Language is the mean of communication of a society and a significant factor in cultural and social development. It is also the distinct identifier of a specific culture. By analyzing the complex systems of the languages of different cultures, sociolinguists can relate the languages’ properties to aspects of the culture. Language is also tightly intertwined with the culture of a civilization: the Chinese and Japanese consider calligraphy—the act of writing in an unique but artistic way with ink brushes—a major art along with music, painting, and the chess game of Go; the Medieval Romans were inefficient and limited in their mathematics due to their numeral...
...Better Late Than Never
The residential school system of Canada are network of residential school for Aboriginal peoples of Canada funded by the Canadian government's Department of Indian Affairs, and administered by Christian churches. In the early twentieth century, young natives were removed from their families, and deprived of their ancestral languages, exposed physical and sexual abuse at the hands of their teachers and other students. In this essay, I will discuss about how those young natives affected by residential school system in their future life and what have government or organization done to help them out.
There are two opposite parties commenting on residential school system. The child welfare agencies insisted they were acting in the children’s best interest – simply moving them into better environment than they were getting in their native parents’ home. However, Manitoba family court Judge Edwin Kimelman claims that the action of taking kids away like this was totally unacceptable (Michael 445).
As we can see, residential schools have had lasting effects on aboriginal communities. We can conclude that as a removal of next generation.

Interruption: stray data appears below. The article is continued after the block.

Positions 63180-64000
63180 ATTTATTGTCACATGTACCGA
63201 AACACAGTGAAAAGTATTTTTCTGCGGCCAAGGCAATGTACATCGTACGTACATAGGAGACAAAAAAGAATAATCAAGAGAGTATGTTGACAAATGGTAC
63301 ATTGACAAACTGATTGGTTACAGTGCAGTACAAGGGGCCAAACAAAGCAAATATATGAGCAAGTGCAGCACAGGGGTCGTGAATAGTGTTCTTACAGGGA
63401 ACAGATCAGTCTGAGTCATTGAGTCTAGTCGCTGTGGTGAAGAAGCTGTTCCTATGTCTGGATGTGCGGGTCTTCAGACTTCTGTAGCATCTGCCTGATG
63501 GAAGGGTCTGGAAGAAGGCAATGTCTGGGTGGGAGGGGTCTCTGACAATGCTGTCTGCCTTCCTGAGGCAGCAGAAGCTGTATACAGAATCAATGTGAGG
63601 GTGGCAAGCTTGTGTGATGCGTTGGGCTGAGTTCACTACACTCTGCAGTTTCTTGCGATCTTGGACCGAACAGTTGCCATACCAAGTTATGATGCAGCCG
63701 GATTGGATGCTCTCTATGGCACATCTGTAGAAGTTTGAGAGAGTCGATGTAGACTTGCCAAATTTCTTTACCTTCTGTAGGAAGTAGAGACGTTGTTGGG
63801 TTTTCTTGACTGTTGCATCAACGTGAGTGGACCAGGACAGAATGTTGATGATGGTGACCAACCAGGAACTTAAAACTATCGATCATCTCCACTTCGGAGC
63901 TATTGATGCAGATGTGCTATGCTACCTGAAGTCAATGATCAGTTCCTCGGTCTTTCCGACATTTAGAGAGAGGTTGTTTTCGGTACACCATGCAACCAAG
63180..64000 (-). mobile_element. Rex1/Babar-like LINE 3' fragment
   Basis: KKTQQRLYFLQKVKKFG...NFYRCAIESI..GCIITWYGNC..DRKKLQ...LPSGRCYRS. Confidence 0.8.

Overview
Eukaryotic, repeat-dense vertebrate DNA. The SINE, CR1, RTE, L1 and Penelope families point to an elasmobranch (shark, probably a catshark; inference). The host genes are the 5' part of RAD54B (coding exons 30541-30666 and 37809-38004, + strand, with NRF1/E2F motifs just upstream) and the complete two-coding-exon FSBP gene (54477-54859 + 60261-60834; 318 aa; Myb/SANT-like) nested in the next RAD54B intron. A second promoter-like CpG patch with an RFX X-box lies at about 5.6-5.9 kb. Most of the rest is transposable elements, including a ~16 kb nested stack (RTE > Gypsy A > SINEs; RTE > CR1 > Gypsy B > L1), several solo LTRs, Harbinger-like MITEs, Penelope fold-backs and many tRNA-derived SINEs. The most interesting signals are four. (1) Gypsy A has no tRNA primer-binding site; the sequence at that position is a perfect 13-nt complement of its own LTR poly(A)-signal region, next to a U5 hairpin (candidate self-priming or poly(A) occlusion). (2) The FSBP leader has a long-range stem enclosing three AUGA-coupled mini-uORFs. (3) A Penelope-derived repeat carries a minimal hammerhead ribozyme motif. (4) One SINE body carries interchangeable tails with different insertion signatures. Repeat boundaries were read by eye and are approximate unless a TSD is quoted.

The documentary “Unrepentant – Canada’s Genocide” is a documentary which contains first-hand testimonies from residential school survivors. Kevin Annett – director of this documentary faced firing and the loss of his family, reputation as a result of his efforts...
The Indian caste system, known as Varnas, is a centuries old system of social stratification. It is a strict hierarchal system that determines a person’s occupation for them. It also determines what they can wear, who they can talk to, who they can marry. Those on the top of the pyramid have all the wealth, power, and prestige, while those on the bottom are treated no better than the trash that is thrown away. It consists of four Varna’s: Brahmins, Kshatriyas, Vaishyas, and Shudras. There is also a class outside the Varna’s historically called the untouchable’s. The caste system is an ancient cultural tradition that is so deep-rooted in the India cultural, and backed by historical and religious text. After the conquering Aryans established themselves as the ruling class, they adapted a caste system that would keep the Aryan’s in positions that would bring them wealth and prestige, and keep those they conquered subordinate to them. To strengthen their power, the Aryans were able to enforce their strict social rules through religious texts and the Hindu ideals of Varnas and Karma. It has been exploited and altered throughout the centuries by invaders, conquerors, and colonizers to prevent unification for their own benefit. Some may argue that the British created the modern caste system to benefit themselves, however, If anything, the British tried...
...The Indian caste system describes the system of social stratification and social restrictions in India in which social classes are defined by thousands of endogamous hereditary groups, often termed jātis or castes. Within a jāti, there exist exogamous groups known as gotras, the lineage or clan of an individual. In a handful of sub-castes such as Shakadvipi, endogamy within a gotra is permitted and alternative mechanisms of restricting endogamy are used (e.g. banning endogamy within a surname).
The Indian caste system involves four castes and outcasted social groups. Although generally identified with Hinduism, the caste system was also observed among followers of other religions in the Indian subcontinent, including some groups of Muslims and Christians. Caste barriers have mostly broken down in large cities, though they persist in rural areas of the country, where 72% of India's population resides.
None of the Hindu scriptures endorses caste-based discrimination, and the Indian Constitution has outlawed caste-based discrimination, in keeping with the secular, democratic principles that founded the nation. Nevertheless, the caste system, in various forms, continues to survive in modern India because of a combination of political factors and social perceptions and behavior.
Main article: History of...